The Graduate Professional Student Assembly at Cornell University passed a resolution Monday calling upon the University to provide workers' compensation to graduate students who are injured while working on the campus. Since many grad students receive stipends for research or teaching, the students believe they should be considered employees, rather than students. One of the sponsors of the resolution, grad student Paul Berry, said “We've been trying to answer the pretty simple question of what happens when a graduate student gets injured on the job. We want to know what would happen to your stipend. Under what conditions would it be paid? Under what conditions would it not be paid?”

The University continues to view these grad students as merely that – students who are in the process of learning. Silly University.

My impression, from watching my wife's graduate experience, is that many of those grad students aren't just students. They are permanent residents. I mean, they never, ever leave. They don't graduate. They simply change disciplines and keep on “learning”. They might as well get workers' comp. We're going to need some way to take care of them when they are too old to “learn” anymore.

Frankly, I suspect they are motivated by a recent educational disaster in Iraq. In a tragically sad tale, a Suicide Bombing instructor killed himself and 21 of his students when the bomb laden belt he was handling exploded unexpectedly. Another 15 students were seriously injured. Silly instructor. That is going to make a sizable hole in this year's graduating class, and is certain to cast a pall over the homecoming parade. I had some professors who bombed out in their courses, but this is over the top. Of course, it is difficult to train on a topic where you can only demonstrate the procedure once.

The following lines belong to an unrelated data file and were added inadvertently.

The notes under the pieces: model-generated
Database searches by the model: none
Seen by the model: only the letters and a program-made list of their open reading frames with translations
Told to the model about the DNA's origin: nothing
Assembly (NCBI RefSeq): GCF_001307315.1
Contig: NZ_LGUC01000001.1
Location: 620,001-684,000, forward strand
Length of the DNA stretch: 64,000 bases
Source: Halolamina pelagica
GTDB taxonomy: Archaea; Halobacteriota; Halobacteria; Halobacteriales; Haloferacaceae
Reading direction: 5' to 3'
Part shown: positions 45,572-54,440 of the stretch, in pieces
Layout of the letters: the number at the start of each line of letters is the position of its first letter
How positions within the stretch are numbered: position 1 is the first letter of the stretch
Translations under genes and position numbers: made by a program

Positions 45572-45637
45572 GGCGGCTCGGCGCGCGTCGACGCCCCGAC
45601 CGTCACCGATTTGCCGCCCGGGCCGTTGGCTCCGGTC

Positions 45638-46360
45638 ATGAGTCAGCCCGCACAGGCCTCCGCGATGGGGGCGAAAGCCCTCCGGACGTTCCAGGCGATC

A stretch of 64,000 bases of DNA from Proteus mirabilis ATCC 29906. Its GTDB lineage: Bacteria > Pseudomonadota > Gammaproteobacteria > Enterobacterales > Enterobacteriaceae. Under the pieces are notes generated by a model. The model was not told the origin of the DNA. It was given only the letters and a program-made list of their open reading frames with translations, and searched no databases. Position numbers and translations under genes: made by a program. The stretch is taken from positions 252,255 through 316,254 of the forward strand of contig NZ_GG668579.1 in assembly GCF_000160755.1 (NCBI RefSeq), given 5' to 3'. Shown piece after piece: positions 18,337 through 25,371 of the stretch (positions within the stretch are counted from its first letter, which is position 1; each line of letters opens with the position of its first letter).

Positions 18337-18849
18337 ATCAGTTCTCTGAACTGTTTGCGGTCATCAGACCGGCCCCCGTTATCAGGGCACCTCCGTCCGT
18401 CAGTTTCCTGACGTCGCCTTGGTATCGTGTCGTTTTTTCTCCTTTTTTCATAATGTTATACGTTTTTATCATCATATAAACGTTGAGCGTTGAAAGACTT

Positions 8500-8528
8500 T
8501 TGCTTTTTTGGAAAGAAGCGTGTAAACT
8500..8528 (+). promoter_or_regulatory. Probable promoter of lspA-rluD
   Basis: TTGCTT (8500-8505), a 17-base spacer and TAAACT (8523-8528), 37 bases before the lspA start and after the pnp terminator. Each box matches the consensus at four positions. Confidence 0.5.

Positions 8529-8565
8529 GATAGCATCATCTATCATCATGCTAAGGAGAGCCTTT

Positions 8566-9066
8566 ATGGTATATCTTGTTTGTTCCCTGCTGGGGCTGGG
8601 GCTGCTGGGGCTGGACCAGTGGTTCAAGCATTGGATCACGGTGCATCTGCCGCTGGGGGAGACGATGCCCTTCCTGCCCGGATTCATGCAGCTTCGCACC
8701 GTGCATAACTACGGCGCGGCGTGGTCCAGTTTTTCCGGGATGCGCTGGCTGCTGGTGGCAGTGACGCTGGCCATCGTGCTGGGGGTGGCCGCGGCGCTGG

Seriously, while the Cornell grad students are concerned with potential lab accidents and paper cuts, shouldn't students at Suicide U be equally entitled to compensation if accidentally killed by Professor Kaboom? It just seems to make sense. After all, their death means they will not be able to work, and their families will be left with no visible means of support. I know their religious beliefs provide some compensation in the afterlife, but let's face it; those 72 virgins will not be putting any food on the table for those left behind.

This is an explosive topic, and not all will agree. The students at Cornell and at Iraq's Kablooey U have more in common than they might think. Administrators will have to decide if they are students, or employees, and act accordingly. After all, higher education is big business, and they need to protect their interests. If they don't, the whole damn charade may blow up in their face…..

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